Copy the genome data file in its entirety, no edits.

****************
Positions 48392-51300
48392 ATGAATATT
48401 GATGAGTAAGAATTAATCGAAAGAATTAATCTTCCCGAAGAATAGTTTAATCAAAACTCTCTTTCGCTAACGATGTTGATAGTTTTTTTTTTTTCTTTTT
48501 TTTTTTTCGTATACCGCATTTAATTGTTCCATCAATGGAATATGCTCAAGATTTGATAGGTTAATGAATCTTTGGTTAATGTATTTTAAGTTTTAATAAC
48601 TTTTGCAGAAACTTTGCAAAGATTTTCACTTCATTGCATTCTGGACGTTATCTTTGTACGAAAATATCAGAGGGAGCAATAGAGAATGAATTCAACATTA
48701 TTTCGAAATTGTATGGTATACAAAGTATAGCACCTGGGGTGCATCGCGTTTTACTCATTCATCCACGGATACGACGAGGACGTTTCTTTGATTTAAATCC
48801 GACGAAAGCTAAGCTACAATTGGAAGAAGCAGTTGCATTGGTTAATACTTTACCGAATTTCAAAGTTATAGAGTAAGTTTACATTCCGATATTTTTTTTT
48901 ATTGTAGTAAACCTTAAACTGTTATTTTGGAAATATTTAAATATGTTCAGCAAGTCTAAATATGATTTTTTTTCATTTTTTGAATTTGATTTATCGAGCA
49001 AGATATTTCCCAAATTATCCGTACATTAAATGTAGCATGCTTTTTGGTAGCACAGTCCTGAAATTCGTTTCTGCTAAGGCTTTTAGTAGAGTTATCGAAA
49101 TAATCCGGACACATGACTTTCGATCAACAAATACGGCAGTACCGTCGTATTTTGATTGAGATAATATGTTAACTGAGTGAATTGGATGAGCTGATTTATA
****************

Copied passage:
Positions 48392-51300
48392 ATGAATATT
48401 GATGAGTAAGAATTAATCGAAAGAATTAATCTTCCCGAAGAATAGTTTAATCAAAACTCTCTTTCGCTAACGATGTTGATAGTTTTTTTTTTTTCTTTTT
48501 TTTTTTTCGTATACCGCATTTAATTGTTCCATCAATGGAATATGCTCAAGATTTGATAGGTTAATGAATCTTTGGTTAATGTATTTTAAGTTTTAATAAC
48601 TTTTGCAGAAACTTTGCAAAGATTTTCACTTCATTGCATTCTGGACGTTATCTTTGTACGAAAATATCAGAGGGAGCAATAGAGAATGAATTCAACATTA
48701 TTTCGAAATTGTATGGTATACAAAGTATAGCACCTGGGGTGCATCGCGTTTTACTCATTCATCCACGGATACGACGAGGACGTTTCTTTGATTTAAATCC
48801 GACGAAAGCTAAGCTACAATTGGAAGAAGCAGTTGCATTGGTTAATACTTTACCGAATTTCAAAGTTATAGAGTAAGTTTACATTCCGATATTTTTTTTT
48901 ATTGTAGTAAACCTTAAACTGTTATTTTGGAAATATTTAAATATGTTCAGCAAGTCTAAATATGATTTTTTTTCATTTTTTGAATTTGATTTATCGAGCA
49001 AGATATTTCCCAAATTATCCGTACATTAAATGTAGCATGCTTTTTGGTAGCACAGTCCTGAAATTCGTTTCTGCTAAGGCTTTTAGTAGAGTTATCGAAA
49101 TAATCCGGACACATGACTTTCGATCAACAAATACGGCAGTACCGTCGTATTTTGATTGAGATAATATGTTAACTGAGTGAATTGGATGAGCTGATTTATA